yellowfin

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yellowfin

(ˈjɛləʊˌfɪn)
n
(Animals) a large type of tuna, Thunnus albacares, having yellow fins
ThesaurusAntonymsRelated WordsSynonymsLegend:
Noun1.yellowfin - may reach 400 poundsyellowfin - may reach 400 pounds; worldwide in tropics
genus Thunnus, Thunnus - tunas: warm-blooded fishes
tunny, tuna - any very large marine food and game fish of the genus Thunnus; related to mackerel; chiefly of warm waters
References in periodicals archive ?
He had a 33 Dusky at his house and was planning another one of these crazy loops through the Bahamas in search of yellowfins. He'd run Northwest Channel out to the open Atlantic, up around Elbow Cay, back around north of the Abacos, stopping at strategic points to unwind.
Running the charterboat Predator out of Port Canaveral in 1987, Dwyer made it to the 120-mile NOAA weather buoy to discover it was mobbed by yellowfins. Within a few years, Dwyer figured out how to find seabirds using radar, which at once expanded the playing field while at the same time shortening the runs.
in Knoxville, Tennessee, began releasing yellowfins into the Tellico River, Tennessee.
The numerous blackfin will keep you busy between the bruiser yellowfins. Not every rig will hold tuna.
For the next three months parties will be making regular runs out of the three inlets as the yellowfins continue to be reliable through the summer.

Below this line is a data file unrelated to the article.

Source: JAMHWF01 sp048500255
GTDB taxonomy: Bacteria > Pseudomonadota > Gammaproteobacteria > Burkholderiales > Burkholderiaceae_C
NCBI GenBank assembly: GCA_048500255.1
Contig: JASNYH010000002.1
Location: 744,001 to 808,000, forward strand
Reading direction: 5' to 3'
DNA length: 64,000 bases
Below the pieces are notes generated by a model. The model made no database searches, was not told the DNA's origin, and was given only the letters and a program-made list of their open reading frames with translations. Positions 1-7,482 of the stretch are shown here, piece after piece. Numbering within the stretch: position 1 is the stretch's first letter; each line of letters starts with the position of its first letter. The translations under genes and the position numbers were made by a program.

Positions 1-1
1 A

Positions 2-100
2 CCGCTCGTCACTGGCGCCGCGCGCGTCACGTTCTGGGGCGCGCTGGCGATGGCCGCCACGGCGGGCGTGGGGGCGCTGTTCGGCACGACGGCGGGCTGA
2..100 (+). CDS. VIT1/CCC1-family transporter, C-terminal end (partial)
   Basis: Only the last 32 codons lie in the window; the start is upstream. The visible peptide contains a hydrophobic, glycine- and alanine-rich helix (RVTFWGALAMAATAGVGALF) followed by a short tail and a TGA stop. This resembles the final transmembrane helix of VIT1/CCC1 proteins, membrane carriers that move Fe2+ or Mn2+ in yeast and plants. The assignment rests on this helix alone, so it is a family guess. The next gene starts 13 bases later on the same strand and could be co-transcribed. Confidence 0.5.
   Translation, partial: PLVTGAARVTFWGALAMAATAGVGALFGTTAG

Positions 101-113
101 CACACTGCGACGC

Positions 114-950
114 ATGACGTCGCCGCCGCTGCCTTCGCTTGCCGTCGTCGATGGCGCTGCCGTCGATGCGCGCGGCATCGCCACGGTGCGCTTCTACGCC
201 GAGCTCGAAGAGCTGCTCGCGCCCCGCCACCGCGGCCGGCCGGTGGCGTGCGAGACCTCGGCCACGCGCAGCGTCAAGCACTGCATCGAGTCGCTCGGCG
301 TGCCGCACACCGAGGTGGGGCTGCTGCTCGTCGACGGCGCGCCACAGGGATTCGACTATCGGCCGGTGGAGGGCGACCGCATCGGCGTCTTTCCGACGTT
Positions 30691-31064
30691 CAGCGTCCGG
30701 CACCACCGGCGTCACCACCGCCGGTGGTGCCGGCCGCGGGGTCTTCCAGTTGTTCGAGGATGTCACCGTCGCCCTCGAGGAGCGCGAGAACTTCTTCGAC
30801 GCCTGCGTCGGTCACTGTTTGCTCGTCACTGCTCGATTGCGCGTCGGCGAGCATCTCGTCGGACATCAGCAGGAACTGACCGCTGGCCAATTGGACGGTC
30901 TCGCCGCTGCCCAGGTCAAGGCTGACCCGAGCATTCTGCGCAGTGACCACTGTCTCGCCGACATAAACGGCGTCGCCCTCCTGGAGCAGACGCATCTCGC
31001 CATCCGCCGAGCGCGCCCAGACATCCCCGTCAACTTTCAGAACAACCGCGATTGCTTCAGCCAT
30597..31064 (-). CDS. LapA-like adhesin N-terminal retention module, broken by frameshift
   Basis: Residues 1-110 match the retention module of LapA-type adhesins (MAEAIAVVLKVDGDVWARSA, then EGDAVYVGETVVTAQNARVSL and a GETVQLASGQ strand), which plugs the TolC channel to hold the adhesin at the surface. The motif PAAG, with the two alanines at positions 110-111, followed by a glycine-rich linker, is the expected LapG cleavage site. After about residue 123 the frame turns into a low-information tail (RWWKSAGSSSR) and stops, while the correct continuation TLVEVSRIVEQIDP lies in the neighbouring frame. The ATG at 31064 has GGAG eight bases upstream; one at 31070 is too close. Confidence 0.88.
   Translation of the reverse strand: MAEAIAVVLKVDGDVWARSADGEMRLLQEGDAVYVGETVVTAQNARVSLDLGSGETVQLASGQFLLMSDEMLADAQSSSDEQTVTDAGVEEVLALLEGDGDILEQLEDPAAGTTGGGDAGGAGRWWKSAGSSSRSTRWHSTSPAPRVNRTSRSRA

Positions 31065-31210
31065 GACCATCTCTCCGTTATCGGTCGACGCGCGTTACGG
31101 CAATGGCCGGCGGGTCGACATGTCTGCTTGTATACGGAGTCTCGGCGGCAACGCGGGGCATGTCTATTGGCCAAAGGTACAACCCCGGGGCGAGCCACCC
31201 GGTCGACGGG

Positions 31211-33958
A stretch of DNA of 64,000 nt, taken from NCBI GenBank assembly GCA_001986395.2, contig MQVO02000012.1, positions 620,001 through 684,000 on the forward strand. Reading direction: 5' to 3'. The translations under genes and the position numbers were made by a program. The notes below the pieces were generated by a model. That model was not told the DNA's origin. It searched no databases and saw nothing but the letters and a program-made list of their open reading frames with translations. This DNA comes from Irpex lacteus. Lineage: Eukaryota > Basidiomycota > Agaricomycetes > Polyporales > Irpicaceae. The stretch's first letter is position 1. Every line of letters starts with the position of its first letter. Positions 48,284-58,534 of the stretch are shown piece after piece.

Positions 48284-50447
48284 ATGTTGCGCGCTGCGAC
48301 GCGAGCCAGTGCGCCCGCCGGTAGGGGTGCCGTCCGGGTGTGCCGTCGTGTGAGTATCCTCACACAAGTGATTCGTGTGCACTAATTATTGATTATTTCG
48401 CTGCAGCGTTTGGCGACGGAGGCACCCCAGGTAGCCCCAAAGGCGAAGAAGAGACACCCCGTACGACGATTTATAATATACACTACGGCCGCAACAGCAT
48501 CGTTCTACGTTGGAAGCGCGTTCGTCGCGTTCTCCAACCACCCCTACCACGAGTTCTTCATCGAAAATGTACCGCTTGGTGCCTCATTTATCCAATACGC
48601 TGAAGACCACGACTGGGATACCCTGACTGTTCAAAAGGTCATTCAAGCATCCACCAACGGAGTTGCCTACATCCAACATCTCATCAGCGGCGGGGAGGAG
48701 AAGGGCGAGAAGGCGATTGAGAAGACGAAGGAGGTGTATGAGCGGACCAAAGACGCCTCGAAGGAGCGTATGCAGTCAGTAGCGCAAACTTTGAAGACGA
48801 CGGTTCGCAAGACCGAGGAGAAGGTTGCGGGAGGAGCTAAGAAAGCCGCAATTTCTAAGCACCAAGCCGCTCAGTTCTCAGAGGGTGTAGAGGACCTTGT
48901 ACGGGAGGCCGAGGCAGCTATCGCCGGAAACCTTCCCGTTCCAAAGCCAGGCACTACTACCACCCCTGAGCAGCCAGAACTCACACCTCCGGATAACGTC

I can still remember pulling the Dos Amigos into Walkers Cay with her boxes full of yellowfins up to 110 pounds, only to learn ice was $1.00 per pound.
But visually confirming large tunas busting on the surface is a surefire way to have a solid chance at catching nice yellowfins.
Upon locating a flock of birds that appear to be shadowing yellowfins, there are many techniques you might deploy.
People catch yellowfin tuna year-round in that stretch of water, north of Matanilla Reef, and east almost to Walkers Cay (See "Strike Zone for Yellowfins" on p.
Commercial pressure, fickle currents, and catastrophes of our own making (oil spills) may conspire to keep those fat yellowfins tantalizingly out of reach--and the mighty bluefin skidding toward extinction.
"It appears the yellowfin that come up The Bahamas and run north are migrating from West Africa, swimming on the currents on the east side of the Caribbean, which is the same current that brings the marlin in," Roffer says.
I'm sure killer whales could be feeding on whatever they want, but my guess is they had been feeding on yellowfin tuna.